Asia

Pakistan releases Afghan Taliban members

  • 15 November 2012
  • From the section Asia
Pakistan's Interior Minister Rehman Malik, right, meets Salahuddin Rabbani, the head of Afghanistan High Peace Council in Islamabad, Pakistan, 14 November 2012
Talks between Pakistan and the Afghan High Peace Council were extended to Thursday

Pakistan has freed 13 Afghan Taliban members, Afghan officials say.

They said the most senior of those released following talks in Islamabad with Afghan peace negotiators is Anwar ul-Haq, a former militant commander in eastern Afghanistan.

The others are believed to be mid-level operatives. Former Taliban justice minister Mullah Turabi, who was expected to be freed, remains detained.

It is unclear what impact the releases might have on peace efforts.

The BBC's Bilal Sarwary in Kabul says four of the Taliban were freed on Wednesday, during negotiations between Pakistan and the Afghan High Peace Council, and nine on Thursday, after talks were extended by a day. The location of the freed detainees has not been disclosed.

Afghan officials have long lobbied for the release of Taliban prisoners by Pakistan in the hope that direct contacts with insurgent commanders could boost peace talks.

Since the Taliban pulled out of preliminary negotiations with the US in March, there has been little sign of movement in any push for peace.

Afghan government sources said on Wednesday that they expected Pakistan to free more Taliban prisoners, although this would depend on this week's releases having a positive impact.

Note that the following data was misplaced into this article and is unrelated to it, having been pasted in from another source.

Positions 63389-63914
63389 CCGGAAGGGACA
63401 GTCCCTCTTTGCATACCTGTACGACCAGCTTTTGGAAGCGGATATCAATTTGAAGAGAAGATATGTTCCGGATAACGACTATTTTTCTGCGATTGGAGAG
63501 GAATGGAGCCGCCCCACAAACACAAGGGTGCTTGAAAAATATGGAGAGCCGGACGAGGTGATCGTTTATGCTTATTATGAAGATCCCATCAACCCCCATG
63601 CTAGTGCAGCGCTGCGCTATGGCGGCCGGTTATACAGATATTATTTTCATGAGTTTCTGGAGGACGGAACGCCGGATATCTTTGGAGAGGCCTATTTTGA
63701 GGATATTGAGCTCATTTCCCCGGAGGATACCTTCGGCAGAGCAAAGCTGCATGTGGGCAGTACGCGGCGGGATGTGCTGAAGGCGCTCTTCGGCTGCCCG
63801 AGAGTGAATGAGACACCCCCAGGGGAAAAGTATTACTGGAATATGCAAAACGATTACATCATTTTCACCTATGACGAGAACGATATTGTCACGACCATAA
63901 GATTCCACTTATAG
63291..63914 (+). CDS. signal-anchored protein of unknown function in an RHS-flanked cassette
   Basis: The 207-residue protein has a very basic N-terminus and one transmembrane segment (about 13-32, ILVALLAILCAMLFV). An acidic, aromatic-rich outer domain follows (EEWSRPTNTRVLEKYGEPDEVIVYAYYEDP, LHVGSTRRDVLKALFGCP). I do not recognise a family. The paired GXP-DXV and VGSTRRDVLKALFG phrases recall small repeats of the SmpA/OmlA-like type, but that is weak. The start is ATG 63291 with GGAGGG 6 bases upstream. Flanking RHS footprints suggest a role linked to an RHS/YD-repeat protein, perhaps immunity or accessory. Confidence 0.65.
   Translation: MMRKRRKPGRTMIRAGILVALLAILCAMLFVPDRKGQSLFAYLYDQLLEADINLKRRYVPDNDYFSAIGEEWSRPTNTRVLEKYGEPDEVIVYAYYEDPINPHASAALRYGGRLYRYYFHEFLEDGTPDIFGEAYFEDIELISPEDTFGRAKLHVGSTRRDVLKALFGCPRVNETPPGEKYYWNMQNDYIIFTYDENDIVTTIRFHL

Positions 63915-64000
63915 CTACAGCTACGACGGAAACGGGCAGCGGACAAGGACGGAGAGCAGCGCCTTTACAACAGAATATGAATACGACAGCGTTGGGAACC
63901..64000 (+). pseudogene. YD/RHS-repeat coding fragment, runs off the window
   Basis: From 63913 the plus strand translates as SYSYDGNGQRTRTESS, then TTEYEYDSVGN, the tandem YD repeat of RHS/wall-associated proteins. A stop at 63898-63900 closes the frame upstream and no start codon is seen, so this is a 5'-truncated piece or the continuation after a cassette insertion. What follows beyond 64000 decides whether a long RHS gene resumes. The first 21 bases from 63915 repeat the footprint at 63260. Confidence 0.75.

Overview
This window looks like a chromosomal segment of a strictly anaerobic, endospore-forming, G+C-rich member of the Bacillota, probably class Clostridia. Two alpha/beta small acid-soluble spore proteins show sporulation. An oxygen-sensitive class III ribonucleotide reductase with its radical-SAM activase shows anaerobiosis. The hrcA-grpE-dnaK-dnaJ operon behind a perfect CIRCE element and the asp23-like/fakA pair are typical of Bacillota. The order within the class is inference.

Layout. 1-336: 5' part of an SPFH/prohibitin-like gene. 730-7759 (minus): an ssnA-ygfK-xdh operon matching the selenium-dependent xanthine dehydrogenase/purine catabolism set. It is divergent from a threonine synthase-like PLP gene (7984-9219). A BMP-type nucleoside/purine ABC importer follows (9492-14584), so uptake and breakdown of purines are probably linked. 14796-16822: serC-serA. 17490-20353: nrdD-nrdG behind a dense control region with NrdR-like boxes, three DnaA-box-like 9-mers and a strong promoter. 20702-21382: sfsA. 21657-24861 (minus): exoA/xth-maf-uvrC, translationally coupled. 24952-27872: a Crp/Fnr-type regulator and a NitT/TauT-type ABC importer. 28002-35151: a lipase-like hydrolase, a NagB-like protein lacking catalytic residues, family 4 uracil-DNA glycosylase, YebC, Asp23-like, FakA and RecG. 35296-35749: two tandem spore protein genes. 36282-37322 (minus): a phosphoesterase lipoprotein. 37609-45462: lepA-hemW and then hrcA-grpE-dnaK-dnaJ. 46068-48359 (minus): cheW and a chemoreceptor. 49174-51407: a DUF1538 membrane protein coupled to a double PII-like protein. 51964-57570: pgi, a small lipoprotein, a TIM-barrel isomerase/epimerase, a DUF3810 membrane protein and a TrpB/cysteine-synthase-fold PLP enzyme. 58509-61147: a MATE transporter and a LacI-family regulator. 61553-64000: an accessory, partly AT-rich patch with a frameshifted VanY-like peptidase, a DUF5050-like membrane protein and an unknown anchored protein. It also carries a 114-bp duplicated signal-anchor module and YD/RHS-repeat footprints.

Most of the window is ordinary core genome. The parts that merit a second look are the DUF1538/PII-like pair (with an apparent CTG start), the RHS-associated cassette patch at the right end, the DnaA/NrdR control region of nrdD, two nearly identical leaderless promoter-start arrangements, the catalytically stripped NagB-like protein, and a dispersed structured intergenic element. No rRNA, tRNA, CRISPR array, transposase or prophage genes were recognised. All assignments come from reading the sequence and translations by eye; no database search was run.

Those still held by Pakistan include the former Taliban number two, Mullah Abdul Ghani Baradar.

Afghan officials had said on Tuesday that Mullah Turabi would be among those freed, hoping he could bring field commanders into talks. But one Taliban commander told the BBC he no longer had any influence over the movement.

A political settlement between the Afghan government and the Taliban is widely seen by observers as the most effective way of delivering stability to Afghanistan before most Nato troops withdraw at the end of 2014.

The 70-member peace council was set up to open negotiations with the Taliban, but has consistently failed to woo any senior figures away from the insurgency.

Both Afghan and US officials have often accused Pakistan of backing insurgents as its proxies in Afghanistan to counter the influence of its rival, India - a charge Pakistan has denied.

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